When Cadamarteri appeared for the evidently tiring Spencer, he was like a breath of fresh air. This was the Danny that I admired against Chelsea on the last day of the 96-97 season. The Villa defence could not cope with him and, had we discovered how to beat Bosnich, we would have done so with several goals, all set up by Danny.
With about 16 minutes left, I muttered "Dunc had better hurry up if he's going to get his fourteen goals." The minutes gradually faded away, with consistent Everton domination, and failed attempted assaults on the goal.
These "attempted assaults on the goal" would have been doubled in number had Mark Bosnich not chosen to waste time. At one point, he was standing, waiting to take his goal kick, when he spied a team-mate in the box with him, tying his lace. He proceeded to wait for about a minute for him to finish and to slowly jog off before resuming play. All this time the crowd were roaring at the referee to book him, but our pleas were ignored.
If Villa play a single game with a referee who books for time-wasting, they had better make sure that they have a decent substitute goalkeeper on the bench, because Bosnich will be seeing red. He could have been booked for delaying every single one of his goal kicks during the last ten minutes.
While we were once again waiting for him to take a kick, he turned around, and the Evertonians behind the Gwladys Street goal became absolutely furious. Perhaps Bosnich made a rude and provocative gesture at them?
The whistle came eventually, with Villa no doubt considering themselves fortunate to have escaped with a point. John Gregory (when interviewed on the aforementioned brief Match of the Day coverage) made some dubious appeal for a pathetic attempt by one of his team to pinch a penalty, saying it would have been nice to take all three points. How arrogant!
Villa were about as far away from taking three points from us as we were from playing a Championship decider against Coventry at the end of last season. This side is going to require time maybe weeks, maybe months to gel. We need to be patient and wait. However, once the team is organised, and WS has clearly decided upon his first-choice eleven, we will be a very, very exciting team to watch. The fans have not lost their passion, the players have not lost their commitment.
If Everton Football Club was a country, our players would be described as true patriots.
|Collins' penalty miss darkens Everton's day|
|by Chris Lightbown, The Sunday Times|
EVEN given the strangeness of opening days, this was an ominous result for
Everton. Villa barely attacked them and an awful lot of Everton's problems
revolved around the man they believe to be their greatest asset, Duncan Ferguson.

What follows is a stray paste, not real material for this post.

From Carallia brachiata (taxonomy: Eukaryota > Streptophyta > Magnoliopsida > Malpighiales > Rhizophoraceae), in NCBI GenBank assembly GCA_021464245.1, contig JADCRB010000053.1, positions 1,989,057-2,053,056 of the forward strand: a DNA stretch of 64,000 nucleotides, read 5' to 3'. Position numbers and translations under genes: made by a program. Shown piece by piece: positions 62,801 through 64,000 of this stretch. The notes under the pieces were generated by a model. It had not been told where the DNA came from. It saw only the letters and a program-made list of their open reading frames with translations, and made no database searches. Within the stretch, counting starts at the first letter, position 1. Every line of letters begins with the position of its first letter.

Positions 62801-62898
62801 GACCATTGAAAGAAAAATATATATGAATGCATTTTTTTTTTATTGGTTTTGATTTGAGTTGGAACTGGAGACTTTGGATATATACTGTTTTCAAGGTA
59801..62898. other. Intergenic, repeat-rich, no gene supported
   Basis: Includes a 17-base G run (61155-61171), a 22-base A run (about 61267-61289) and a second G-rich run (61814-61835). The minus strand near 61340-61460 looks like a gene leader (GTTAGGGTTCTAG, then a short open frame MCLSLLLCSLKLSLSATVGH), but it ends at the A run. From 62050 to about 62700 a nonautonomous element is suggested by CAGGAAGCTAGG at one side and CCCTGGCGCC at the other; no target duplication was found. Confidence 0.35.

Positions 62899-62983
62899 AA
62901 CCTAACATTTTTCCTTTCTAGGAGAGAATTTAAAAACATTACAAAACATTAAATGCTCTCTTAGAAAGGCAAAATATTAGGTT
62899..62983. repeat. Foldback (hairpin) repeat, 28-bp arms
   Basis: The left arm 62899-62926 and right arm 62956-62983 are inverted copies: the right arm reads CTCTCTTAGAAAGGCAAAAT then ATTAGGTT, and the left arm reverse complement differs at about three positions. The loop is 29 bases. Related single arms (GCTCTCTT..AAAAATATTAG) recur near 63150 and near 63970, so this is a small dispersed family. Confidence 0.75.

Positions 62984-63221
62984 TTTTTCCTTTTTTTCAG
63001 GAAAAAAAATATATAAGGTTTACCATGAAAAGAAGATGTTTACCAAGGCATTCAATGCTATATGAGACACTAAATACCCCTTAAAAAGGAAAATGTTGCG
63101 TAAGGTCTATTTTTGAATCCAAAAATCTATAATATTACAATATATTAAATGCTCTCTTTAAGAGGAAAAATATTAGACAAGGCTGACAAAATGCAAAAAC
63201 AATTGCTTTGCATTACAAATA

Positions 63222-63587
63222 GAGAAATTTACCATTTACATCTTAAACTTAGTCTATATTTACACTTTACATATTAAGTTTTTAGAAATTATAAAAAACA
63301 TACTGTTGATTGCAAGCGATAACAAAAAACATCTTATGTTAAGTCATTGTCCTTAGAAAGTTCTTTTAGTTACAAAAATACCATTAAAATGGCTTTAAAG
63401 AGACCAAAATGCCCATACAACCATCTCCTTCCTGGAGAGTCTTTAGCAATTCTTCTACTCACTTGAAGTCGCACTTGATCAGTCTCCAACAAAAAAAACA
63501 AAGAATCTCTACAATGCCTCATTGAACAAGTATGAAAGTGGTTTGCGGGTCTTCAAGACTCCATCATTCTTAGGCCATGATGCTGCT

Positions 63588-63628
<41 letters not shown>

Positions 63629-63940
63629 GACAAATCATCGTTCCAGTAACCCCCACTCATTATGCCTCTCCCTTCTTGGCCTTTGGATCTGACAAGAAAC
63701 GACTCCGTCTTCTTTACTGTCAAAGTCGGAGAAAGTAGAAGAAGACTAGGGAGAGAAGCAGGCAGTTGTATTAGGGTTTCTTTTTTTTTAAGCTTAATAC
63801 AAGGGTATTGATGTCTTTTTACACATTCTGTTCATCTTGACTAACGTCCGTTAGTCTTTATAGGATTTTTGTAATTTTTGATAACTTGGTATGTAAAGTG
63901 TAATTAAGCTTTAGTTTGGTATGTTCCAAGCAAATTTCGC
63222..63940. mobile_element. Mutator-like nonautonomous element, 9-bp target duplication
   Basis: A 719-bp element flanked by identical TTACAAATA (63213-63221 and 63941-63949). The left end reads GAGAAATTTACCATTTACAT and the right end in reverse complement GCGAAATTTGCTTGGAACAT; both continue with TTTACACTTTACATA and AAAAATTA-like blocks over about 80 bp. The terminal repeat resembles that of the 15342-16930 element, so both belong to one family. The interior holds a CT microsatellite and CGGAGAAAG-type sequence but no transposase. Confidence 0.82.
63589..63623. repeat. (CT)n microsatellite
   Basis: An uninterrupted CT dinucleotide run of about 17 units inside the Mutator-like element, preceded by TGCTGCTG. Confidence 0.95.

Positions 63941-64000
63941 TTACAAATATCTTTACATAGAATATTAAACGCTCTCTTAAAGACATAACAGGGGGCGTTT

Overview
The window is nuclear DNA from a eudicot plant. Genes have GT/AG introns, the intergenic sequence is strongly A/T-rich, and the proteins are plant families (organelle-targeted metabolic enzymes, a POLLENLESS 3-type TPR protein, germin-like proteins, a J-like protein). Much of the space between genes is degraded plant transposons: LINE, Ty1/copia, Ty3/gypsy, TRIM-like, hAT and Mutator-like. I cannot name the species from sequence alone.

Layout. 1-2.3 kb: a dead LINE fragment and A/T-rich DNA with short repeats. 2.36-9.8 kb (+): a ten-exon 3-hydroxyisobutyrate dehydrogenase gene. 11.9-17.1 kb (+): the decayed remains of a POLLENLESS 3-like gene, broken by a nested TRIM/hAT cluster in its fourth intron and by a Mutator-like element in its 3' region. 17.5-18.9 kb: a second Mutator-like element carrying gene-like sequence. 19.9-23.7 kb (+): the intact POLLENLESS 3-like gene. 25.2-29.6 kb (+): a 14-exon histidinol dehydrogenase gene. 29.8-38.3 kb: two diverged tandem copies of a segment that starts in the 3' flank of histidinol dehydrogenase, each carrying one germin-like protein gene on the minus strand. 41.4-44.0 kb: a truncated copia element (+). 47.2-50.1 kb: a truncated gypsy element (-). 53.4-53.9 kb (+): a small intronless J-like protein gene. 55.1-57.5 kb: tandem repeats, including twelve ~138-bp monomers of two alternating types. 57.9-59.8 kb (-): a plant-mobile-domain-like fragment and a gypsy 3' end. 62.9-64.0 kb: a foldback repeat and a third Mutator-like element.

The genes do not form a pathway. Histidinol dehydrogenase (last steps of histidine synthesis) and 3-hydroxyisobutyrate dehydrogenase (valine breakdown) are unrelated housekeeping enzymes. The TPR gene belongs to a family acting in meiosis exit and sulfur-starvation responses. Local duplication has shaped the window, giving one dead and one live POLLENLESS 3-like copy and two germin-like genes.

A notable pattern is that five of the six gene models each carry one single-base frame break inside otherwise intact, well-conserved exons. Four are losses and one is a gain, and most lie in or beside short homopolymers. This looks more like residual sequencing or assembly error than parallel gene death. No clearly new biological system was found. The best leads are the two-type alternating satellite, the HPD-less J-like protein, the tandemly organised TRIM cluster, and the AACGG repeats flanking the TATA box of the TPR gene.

To get the supply he needed, Ferguson had to keep running out to the flanks
or the depths of midfield and that left his team with nobody to fill the
vacuum he had created.
Ferguson almost broke through twice in the fourth minute and seemed to be on his way. A minute after that, John Collins put a free kick his way or rather, inevitably, his head's way. In the absence of John Spencer, who was swirling everywhere except where Ferguson needed him at that precise moment, Ferguson headed down to his own feet. A not unreasonable shot followed.
For prolonged periods, Everton's attacks came in bouts while Villa's came hardly at all. Ferguson kept moving off to various oddball spots, turning and dispatching the ball towards where he should have been. Such was Everton's enthusiasm that this almost worked. Indeed, after eight minutes, it produced a penalty.
Ferguson looped a long pass towards the scurrying figure of Spencer and, for once, Gareth Southgate dealt with it rather uncleverly. As Spencer thumped the turf, Mr Wilkie awarded a penalty and Collins, making his debut after a £2.5m transfer from Monaco in July, stepped up to take it.
Mark Bosnich seemed utterly unfazed while the impression given by Collins was that he was not going to score. So it was. He shot rather tamely to Bosnich's right and the goalkeeper dived on to the ball with solidity and certainty. It was going to take more than that to get past him.
For brief spasms, Villa got beyond clearances of the ball from Bosnich's back yard. But Dwight Yorke was dreadfully out of sorts. In the circumstances of his £16m on-off move to Old Trafford, this was not utterly surprising. We are all human and Yorke played like a man with an immense amount on his mind.
Then Ian Taylor robbed Collins some way into the Everton half and Villa spluttered into life. Well, almost.
So tight was Everton's marking of both men and space that all Villa could do was shunt the ball around between themselves on the right-hand side of the pitch before slapping a predictable channelled ball into the left side of Everton's defence, which Carl Tiler cleared as effortlessly as such a feeble effort of penetration required. Everton fizzed and popped their way down the pitch, with quick-fire bursts of passing, stalling in cul-de-sacs. Essentially, the combination of Riccardo Scimeca, Southgate and Gareth Barry was letting nothing reach Bosnich.